Looking forward with hope to Christmas 2020
Bishop Martin Hayes brings the people of the Diocese of Kilmore his special Christmas message:
Many thanks to the Editor for the invitation to reflect upon Christmas 2020 as I begin my ministry in Kilmore Diocese and take up residence in Cullies, Co Cavan. There is uncertainty as we move towards Christmas this year due to the ongoing COVID-19 pandemic. My searching for a deeper meaning to what we are going through will focus upon the story of Christmas; the birth of God among us as the helpless vulnerable Baby Jesus. What is the significance of the celebration of the birthday of Jesus for each one of us this Christmas? I believe that we must remain positive and account for the hope that is within each one of us.
The year 2020, of course, has been like no other in my lifetime. We have had to change our routines dramatically. Our reality now is that, intermittently, we are facing the loss of work or business, with a consequent reduction in income, as well as a lack of social interaction and participation in our communities. This has affected our involvement in clubs, sports, participation at Mass and the Sacraments.
Thankfully, schools have been a refuge for our children; while all of us have had, in the main, to confine ourselves to within a short distance of home. Indeed, our lives have come to revolve almost totally around home. This means that our familial relationships have taken on a new importance. Our relationships at home, which, in being tried and tested (indeed, sometimes to the limit), can be both sustaining and nourishing. Though, sadly, in some cases, as the statistics reveal, they can also be the cause of stress. There has been an increase in domestic abuse and violence over the period of the pandemic. Our hearts go out to all those affected and feeling imprisoned at home.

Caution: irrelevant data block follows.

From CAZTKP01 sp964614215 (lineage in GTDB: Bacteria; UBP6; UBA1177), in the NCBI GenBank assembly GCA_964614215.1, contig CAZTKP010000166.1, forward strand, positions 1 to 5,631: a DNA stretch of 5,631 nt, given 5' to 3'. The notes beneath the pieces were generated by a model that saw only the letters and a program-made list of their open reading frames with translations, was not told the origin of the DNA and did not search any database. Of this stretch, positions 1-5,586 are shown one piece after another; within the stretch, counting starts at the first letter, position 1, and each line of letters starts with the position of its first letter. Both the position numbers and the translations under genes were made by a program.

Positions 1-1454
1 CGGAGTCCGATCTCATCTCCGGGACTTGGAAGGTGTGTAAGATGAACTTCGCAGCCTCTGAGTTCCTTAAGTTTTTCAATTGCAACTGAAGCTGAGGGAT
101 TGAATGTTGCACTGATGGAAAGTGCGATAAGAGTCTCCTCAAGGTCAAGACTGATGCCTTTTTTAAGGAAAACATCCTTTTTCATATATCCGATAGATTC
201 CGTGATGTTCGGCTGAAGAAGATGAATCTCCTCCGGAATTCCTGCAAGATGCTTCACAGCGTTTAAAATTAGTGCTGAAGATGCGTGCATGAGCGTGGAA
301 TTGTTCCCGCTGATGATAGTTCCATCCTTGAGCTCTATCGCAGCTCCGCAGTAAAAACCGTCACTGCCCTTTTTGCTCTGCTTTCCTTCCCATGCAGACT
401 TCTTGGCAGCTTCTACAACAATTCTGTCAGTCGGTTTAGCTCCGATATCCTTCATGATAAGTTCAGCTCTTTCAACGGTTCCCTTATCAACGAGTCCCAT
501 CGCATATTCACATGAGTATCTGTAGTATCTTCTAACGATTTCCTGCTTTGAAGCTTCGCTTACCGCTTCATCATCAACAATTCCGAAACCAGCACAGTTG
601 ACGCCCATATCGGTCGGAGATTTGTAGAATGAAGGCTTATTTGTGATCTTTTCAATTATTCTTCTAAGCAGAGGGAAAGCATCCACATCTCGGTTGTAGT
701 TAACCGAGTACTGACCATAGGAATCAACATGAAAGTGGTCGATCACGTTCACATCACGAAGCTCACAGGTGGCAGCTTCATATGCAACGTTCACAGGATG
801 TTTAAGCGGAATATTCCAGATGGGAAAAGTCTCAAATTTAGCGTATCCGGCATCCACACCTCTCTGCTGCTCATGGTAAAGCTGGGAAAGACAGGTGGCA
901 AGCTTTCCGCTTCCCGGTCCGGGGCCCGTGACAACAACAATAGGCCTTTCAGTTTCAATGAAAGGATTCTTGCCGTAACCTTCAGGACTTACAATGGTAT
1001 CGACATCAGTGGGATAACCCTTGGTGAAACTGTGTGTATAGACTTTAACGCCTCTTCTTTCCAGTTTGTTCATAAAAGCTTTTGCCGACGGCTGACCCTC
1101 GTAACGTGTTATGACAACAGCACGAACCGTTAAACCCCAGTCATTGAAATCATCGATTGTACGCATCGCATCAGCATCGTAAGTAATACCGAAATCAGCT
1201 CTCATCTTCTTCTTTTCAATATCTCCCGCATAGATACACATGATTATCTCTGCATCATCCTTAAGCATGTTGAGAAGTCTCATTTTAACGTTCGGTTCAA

As we approach Christmas, we are conscious of all those isolated in hospital and nursing homes who have not had physical contact with their families and friends. We are grateful for all our health care workers, in particular, those who will be working over the Christmas period. As we journey through November, our thoughts and prayers are with those who have died. All who are bereaved will feel their loss, especially, at Christmas.
Christmas for me, has always been about getting home and having everyone home from wherever they are in the world. Perhaps, it is about re-living childhood memories of waking up to what Santa brought - be it a battery-operated car or helicopter, a colouring book, a table-tennis set – just being wrapped up in the joy and freedom of play, coupled with the extras of some boxes of sweets, the turkey dinner and more sweets. These expectations in adulthood reflect the genuine efforts of families to make Christmas special for children. As adults, we yearn for that intimacy of being at home again.